Technically and assuming all Hornby track, the simplest track power arrangement is a SINGLE DCC power track / power clip attached to ANY convenient track piece on the layout. Then fit Hornby R8232 DCC point clips to ALL the points on your layout. The R8232 DCC point clips pass the DCC power through all the points to all extremes of the layout. This assumes that your three ovals (loops) have points that form cross-overs between them.
The downside to this approach is that long term electrical reliability of the layout is totally dependant upon the physical resilience of the mechanical track joiners and the R8232 point clips. Over time, the track joiners can work loose due in part to the vibration of rolling stock running over them. The movement of the rails inside the track joiners due to seasonal heat variations causing expansion and contraction. Plus a certain amount of tarnishing that will build up over time. Tarnishing and corrosion has been known to cause R8232 DCC point clips to heat up and glow red hot, melting the plastic on the points around them (an extreme scenario I grant you, but one that does get reported on the forum).
It is these longer term effects and issues that most layout builders want to eliminate by installing a DCC power bus system. A simple DCC power bus does not need to be complicated. It is basically a pair of thick wires running in a strategic route under the layout baseboard, to which thinner dropper wires are attached. These thin dropper wires then get soldered directly to either the outside or underside of the rails. Some people just put in a few strategic droppers so that each side of every point has at least one power feed (this eliminates the need to fit the R8232 DCC point clips). Or the other extreme is to fit a dropper to each and every individual track piece so that the track joiner has no function to pass DCC power through it, and is relegated to just performing the physical / mechanical track joining function.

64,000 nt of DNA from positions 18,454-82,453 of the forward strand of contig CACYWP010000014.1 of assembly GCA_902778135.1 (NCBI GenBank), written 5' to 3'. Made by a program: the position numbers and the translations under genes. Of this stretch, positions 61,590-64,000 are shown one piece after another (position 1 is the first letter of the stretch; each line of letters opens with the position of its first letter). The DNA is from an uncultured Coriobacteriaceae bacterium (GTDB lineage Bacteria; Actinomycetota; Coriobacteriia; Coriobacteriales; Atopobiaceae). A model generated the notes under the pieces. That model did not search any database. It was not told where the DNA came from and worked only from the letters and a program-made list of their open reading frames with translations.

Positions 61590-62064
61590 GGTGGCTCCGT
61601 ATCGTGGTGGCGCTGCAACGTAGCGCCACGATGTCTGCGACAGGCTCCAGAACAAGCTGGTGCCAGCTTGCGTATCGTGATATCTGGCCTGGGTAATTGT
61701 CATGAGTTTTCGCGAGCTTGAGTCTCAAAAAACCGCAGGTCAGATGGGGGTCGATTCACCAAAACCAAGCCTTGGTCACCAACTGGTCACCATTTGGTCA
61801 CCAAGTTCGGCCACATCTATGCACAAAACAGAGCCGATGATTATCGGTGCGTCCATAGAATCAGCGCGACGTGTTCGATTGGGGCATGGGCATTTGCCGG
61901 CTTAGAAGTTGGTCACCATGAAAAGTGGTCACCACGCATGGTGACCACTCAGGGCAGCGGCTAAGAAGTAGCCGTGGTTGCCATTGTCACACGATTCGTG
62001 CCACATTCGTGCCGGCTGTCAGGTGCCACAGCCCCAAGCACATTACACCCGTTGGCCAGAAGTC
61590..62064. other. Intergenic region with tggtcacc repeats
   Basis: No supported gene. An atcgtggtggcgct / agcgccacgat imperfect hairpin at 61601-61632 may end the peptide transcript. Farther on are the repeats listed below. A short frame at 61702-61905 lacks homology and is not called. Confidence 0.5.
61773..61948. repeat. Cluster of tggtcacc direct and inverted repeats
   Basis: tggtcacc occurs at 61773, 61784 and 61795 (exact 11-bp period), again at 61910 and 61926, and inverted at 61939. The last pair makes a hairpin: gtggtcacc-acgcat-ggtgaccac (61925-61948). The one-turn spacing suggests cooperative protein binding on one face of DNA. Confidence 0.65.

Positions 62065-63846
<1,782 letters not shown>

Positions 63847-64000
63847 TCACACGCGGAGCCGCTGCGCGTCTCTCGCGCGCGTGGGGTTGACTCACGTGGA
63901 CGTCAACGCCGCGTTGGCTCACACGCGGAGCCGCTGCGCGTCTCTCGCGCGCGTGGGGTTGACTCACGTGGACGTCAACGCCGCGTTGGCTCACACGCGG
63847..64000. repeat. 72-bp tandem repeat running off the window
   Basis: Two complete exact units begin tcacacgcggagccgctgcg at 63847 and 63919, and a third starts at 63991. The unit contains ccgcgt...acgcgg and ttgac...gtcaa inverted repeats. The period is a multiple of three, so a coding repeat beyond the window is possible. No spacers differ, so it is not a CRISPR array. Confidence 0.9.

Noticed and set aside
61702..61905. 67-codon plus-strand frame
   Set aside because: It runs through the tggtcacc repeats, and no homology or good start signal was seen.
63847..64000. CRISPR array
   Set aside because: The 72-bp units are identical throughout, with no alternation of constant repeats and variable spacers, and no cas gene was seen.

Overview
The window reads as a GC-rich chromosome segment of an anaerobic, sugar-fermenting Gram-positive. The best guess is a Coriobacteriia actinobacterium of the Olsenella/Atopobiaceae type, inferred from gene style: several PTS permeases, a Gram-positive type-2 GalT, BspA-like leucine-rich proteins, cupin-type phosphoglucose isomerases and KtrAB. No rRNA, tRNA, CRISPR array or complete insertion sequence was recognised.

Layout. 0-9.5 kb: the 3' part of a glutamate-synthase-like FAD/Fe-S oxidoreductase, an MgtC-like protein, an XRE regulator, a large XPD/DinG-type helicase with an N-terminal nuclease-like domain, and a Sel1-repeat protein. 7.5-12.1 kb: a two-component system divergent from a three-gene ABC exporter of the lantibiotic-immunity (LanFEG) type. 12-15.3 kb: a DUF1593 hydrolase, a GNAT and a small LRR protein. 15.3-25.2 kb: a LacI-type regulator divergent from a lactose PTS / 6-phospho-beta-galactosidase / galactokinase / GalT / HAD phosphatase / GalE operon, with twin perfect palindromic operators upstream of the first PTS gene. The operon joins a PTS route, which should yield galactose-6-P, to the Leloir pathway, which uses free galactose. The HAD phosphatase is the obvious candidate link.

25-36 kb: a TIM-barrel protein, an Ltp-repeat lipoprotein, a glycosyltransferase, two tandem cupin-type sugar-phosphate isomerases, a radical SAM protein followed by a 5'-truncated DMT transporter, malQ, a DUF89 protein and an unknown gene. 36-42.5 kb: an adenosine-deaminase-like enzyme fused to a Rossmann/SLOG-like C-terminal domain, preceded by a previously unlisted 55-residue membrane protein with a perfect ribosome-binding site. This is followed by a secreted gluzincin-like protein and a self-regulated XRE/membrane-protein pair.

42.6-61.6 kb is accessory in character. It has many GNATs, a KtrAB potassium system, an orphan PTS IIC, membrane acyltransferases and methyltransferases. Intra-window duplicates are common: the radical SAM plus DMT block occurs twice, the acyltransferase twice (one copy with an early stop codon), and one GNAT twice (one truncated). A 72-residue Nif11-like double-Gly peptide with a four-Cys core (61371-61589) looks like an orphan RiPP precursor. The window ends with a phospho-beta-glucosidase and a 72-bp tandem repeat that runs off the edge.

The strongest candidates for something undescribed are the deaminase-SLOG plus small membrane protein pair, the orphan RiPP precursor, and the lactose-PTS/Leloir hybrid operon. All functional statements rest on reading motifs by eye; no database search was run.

You can implement a BUS strategy as simple or as complicated as you want. Or limit its complication to your skill set capability.
Some things to note:
- Modern Nickle Silver rails solder really easily. It is near impossible to neatly solder the much older Hornby steel rails (magnets do not stick to Nickle Silver rails). You need a soldering iron that is appropriately sized for the job. I would suggest a fairly small iron no more than 20 watts. Use 60/40 Lead/Tin solder. This is more expensive than the 'Lead Free' solder, but far more easy to use by a novice. Even if the 60/40 solder is Multi-core (that is to say contains flux), still use a separate flux product as part of the soldering kit you put together.
- The thicker BUS wires are typically 32/0.2mm wire (32 strands of 0.2mm diameter wire in a common PVC insulation).
- The thinner dropper wires should be kept short, less than 300mm and are typically 7/0.2mm wires.
- Use wires with two different colours. If a dropper wire is crossed with another you will create a short circuit, so it is important to test for a short using a multi-meter after connecting each individual dropper pair as trying to find a short circuit later is near impossible. Cheap multi-meters (less than £6) can be bought on ebay. Using different colours helps prevent mis-wiring inadvertent shorts. Personal opinion here, but I recommend stranded wire rather than solid wire, so avoid recycling electrical domestic Twin & Earth solid conductor cables.
- If you use a BUS system, then you don't need a traditional Hornby power track / power clip connection from your Elite controller. Just attach the end of the BUS directly to the 'TRACK A&B' terminals on the Elite.
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